Philip Hammond has defended his decision to give schools £400 million to buy “little extras” rather than provide money for new teachers.
Yesterday’s Budget allocated an average of £10,000 for primaries, and £50,000 for secondaries, to purchase what the chancellor called “that extra bit of kit that would make such a difference”.
His reference to the funding allowing schools to buy “little extras” provoked anger and ridicule.
Asked on the BBC Radio 4 Today programme this morning what he meant by the phrase, he said: “For example, if a school needs to buy a couple of whiteboards or some laptop computers, or something like that, having a cheque for £50,000, I would have thought, would be quite useful for most schools.”
The chancellor said the £400m allocation was “something quite different” to wider decisions about school funding, adding: “Because we have had such low borrowing this year, we were able to spend some money in-year, one-off – money that will not be repeated in future years.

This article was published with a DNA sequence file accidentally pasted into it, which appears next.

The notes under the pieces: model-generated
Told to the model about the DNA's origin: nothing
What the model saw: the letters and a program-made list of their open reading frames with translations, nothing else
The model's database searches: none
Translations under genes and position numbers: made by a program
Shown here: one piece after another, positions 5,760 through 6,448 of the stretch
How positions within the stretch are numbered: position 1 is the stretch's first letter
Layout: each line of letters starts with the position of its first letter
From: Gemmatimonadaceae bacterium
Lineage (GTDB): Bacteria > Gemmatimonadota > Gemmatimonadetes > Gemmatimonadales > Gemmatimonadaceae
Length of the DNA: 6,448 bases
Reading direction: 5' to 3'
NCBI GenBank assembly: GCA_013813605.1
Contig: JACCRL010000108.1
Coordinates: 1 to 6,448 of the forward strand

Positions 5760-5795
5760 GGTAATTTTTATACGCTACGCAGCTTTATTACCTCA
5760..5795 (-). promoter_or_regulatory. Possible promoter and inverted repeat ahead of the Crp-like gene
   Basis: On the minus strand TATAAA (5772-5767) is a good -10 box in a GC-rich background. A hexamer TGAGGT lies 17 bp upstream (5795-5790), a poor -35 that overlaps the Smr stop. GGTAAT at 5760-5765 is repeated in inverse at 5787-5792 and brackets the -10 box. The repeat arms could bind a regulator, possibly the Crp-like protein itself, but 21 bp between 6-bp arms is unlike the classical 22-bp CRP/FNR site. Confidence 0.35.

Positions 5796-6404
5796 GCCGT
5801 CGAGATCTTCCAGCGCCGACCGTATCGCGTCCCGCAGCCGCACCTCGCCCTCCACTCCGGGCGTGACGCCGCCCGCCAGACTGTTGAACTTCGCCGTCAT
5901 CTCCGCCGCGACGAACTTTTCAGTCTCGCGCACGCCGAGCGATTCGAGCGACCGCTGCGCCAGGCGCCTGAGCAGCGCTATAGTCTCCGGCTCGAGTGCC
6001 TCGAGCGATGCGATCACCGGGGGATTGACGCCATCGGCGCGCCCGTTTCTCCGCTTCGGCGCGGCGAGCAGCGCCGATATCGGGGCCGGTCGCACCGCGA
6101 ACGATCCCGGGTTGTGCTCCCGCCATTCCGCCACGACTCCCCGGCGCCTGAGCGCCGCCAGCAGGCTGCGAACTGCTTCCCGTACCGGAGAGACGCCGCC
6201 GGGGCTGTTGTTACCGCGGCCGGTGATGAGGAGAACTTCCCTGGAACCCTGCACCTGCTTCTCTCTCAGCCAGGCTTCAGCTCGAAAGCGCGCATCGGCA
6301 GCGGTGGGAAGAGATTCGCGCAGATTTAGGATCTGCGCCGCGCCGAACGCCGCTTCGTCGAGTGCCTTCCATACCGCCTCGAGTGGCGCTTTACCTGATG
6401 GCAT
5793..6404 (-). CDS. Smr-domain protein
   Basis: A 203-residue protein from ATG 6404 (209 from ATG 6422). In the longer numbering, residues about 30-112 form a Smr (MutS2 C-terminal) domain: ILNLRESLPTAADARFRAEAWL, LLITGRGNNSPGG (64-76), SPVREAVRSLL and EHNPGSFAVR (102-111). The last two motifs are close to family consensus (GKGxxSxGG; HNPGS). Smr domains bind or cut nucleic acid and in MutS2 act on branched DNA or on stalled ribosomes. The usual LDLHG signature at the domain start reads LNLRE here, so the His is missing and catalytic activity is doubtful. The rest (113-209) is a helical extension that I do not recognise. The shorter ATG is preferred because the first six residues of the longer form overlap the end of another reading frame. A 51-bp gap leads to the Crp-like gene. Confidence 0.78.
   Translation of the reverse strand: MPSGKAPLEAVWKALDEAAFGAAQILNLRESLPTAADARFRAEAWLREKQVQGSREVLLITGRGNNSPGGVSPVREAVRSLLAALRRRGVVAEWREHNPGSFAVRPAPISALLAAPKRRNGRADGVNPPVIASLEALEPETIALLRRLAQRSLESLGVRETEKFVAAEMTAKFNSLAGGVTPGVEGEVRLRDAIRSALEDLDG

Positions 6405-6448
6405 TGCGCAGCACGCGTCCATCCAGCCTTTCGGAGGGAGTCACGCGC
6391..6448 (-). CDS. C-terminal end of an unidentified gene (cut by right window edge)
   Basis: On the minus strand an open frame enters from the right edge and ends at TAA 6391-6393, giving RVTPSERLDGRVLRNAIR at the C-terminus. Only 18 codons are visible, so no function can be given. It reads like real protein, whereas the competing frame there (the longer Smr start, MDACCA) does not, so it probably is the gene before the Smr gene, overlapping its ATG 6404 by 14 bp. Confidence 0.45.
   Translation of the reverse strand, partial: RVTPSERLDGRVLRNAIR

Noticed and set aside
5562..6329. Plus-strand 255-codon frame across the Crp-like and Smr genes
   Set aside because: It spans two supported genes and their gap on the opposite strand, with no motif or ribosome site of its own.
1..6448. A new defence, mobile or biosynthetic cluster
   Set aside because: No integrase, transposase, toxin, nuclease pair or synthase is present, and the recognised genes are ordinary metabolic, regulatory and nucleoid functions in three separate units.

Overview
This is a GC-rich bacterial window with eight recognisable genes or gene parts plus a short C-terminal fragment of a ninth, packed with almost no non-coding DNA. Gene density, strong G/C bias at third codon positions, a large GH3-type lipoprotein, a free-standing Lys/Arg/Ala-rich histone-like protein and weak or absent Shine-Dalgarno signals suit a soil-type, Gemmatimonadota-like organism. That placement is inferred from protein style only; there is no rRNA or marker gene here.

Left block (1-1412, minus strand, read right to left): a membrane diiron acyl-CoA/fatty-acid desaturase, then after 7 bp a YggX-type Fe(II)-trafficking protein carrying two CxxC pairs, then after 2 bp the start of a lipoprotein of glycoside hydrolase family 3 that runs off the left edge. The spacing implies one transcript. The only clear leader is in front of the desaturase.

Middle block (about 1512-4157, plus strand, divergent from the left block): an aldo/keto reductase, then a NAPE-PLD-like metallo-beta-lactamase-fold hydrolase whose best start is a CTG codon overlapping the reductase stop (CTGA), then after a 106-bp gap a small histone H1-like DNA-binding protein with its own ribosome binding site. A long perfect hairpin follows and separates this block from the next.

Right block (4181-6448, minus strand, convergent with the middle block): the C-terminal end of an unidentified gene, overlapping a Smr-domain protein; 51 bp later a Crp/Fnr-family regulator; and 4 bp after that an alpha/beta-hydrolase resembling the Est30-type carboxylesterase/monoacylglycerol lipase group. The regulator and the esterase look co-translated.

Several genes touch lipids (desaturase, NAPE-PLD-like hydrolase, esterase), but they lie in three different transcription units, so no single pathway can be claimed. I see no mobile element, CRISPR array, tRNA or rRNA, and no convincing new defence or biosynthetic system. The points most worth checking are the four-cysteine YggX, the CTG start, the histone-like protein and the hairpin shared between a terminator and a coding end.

“It’s nothing to do with mainstream schools funding. It’s nothing to do with the broader questions around spending.”
Ahead of the Budget, education unions called for Mr Hammond to reverse real-terms cuts to schools, and provide new Treasury money.
But when presenter Nick Robinson said schools would have found money for teachers “a damn sight more useful” than money for “little extras”, Mr Hammond said decisions about wider school funding would be taken in next year’s spending review.
He said: “When you hire a teacher you have to pay them every year, year after year after year, and to do that you need a properly constructed spending settlement, which we will do in the spending review.”